The Alexander Kofkin Faculty of Engineering
Tomer Kalisky completed his Ph.D. in physics of complex networks with Prof. Shlomo Havlin from Bar-Ilan University. After a postdoc in systems biology with Prof. Uri Alon at the Weizmann Institute and in bioengineering with Prof. Stephen Quake at Stanford, Tomer established his lab for single-cell genomics in the Faculty of Engineering in Bar-Ilan University.
Annual Activity Report, March 2018 – characterizing cancer stem cells in Wilms’ tumor at the single-cell level
The mission of our lab is to understand how tissues and organs are formed in the human body, how they are maintained and regenerated throughout our lifetime, and what causes them to behave badly and create cancer. Two specific aims are: (i) to find markers for tissue-specific and cancer stem cells for regenerative medicine, targeted therapeutics, and early detection, and (ii) to understand tumor heterogeneity, that is, how tumors differ from patient to patient, in order to design personalized treatment strategies.
To this end, we use single-cell technologies and next-generation sequencing. We dissociate a tissue or tumor into single cells and measure gene expression and sequence information from each individual cell. Then, we use computational algorithms to identify and characterize the different cells types and to understand their roles, fate trajectories, and network of interactions, thereby creating a “Cell Atlas”. Our overall goal is to comprehensively profile embryonic, adult, and diseased tissues at the single-cell level in order to reveal the cellular and molecular mechanism underlying development, regeneration, and disease.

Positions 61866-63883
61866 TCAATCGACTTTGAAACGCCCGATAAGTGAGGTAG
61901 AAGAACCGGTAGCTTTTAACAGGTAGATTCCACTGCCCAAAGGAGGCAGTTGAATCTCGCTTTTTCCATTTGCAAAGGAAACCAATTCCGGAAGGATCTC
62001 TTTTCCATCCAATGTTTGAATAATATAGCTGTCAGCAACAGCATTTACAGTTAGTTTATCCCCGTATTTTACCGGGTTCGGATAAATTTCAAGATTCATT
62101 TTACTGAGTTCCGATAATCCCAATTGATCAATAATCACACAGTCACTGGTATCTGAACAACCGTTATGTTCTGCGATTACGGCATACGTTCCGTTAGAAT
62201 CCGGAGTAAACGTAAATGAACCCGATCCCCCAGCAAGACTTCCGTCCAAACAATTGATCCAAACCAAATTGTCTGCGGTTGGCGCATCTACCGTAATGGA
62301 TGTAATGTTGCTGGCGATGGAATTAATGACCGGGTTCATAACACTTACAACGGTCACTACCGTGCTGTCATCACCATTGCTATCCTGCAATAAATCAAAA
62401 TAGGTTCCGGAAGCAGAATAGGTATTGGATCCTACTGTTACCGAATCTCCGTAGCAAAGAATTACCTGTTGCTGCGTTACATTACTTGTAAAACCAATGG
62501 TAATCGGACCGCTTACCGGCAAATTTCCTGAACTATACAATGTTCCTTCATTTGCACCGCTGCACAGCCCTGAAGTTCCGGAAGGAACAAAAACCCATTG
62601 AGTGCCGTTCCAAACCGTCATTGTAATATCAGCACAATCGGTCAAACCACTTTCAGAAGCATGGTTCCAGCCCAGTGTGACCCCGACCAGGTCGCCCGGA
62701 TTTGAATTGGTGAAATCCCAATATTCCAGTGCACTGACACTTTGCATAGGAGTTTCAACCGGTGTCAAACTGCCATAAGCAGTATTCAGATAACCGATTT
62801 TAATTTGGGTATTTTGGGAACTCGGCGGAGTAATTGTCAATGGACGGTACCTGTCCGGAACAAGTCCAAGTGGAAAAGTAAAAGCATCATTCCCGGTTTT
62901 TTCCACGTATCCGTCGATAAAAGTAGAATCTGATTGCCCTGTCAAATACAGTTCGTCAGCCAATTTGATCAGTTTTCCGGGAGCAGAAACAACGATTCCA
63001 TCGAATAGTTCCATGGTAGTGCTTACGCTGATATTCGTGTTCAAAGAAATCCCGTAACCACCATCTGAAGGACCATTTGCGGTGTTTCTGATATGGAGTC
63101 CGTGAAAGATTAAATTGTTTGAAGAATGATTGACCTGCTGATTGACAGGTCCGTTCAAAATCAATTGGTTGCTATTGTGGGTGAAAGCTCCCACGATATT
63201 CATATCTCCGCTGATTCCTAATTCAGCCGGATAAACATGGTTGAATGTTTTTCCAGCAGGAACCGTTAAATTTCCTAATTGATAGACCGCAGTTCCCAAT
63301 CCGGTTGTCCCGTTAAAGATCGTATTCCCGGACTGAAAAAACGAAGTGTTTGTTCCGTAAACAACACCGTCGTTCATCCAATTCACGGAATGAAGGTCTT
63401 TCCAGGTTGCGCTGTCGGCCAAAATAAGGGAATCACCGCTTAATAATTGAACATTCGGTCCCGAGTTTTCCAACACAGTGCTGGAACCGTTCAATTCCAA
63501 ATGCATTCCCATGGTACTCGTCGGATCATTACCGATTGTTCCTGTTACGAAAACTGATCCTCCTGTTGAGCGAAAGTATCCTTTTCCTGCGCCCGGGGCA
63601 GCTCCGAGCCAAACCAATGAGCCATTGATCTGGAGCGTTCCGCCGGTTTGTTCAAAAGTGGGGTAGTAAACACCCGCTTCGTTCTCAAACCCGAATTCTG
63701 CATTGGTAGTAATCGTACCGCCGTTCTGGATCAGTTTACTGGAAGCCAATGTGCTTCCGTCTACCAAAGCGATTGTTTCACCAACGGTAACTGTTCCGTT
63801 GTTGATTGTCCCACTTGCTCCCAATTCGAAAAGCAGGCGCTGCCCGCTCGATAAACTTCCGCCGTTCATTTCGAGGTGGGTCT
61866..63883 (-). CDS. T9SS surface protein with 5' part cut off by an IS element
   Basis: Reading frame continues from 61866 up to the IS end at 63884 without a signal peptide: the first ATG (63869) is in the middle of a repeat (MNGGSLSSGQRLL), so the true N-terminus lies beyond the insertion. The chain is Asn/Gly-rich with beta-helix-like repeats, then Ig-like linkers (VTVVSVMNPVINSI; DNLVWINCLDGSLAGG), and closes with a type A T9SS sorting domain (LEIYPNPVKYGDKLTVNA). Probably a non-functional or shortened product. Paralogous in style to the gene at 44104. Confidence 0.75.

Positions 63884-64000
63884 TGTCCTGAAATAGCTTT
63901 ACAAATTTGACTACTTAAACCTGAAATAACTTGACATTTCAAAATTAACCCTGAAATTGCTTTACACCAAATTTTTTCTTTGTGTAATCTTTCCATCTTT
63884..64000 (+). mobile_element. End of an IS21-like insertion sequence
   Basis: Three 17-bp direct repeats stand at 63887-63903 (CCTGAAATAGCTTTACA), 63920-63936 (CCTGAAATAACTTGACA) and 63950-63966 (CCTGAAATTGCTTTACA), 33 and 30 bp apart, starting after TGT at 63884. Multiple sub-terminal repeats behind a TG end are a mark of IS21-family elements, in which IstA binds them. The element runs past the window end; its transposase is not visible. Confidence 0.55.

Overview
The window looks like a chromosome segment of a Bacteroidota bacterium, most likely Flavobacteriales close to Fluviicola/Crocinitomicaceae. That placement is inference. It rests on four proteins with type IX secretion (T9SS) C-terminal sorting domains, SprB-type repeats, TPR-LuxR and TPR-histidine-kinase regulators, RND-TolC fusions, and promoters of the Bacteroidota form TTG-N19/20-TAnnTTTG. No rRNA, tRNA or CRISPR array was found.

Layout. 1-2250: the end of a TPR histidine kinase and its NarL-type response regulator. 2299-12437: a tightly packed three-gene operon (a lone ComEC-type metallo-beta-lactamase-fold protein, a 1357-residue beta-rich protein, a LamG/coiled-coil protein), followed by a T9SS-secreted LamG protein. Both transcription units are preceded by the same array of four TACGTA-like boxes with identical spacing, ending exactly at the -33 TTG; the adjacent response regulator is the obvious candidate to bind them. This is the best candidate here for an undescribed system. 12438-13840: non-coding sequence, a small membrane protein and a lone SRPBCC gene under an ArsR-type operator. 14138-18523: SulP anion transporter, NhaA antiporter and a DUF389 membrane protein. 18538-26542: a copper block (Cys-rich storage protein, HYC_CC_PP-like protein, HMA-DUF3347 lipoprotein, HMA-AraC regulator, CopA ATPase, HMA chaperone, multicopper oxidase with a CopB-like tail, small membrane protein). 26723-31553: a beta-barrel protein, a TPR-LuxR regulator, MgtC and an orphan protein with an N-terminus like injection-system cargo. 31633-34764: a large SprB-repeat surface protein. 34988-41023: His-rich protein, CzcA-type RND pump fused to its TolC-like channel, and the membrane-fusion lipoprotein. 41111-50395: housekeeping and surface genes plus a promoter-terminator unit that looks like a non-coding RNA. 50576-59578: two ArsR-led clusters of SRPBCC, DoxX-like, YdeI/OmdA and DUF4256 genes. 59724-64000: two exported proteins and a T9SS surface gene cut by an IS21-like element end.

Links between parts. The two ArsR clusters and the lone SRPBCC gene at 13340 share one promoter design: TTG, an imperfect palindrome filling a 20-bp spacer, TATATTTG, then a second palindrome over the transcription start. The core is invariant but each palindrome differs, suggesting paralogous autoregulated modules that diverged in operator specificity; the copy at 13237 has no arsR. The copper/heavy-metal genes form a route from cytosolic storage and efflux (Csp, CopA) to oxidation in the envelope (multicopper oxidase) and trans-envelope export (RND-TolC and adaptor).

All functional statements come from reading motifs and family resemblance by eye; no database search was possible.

We are mainly focusing on the kidney - a complex organ composed of many cell types that is responsible for removing waste products from the blood, secreting hormones, regulating electrolyte concentrations, and controlling blood pressure. In a recent study that was done in collaboration with Prof. Benny Dekel from the Sheba Medical Center, we compared the single-cell expression profiles of human fetal kidney cells and Wilms’ tumor patient-derived xenografts, and found that not one – but two cell two populations are required for Wilms’ tumor regeneration. We are now performing single-cell RNA sequencing in order to understand the cross-interactions between these two cell populations in order to find a way to distort them.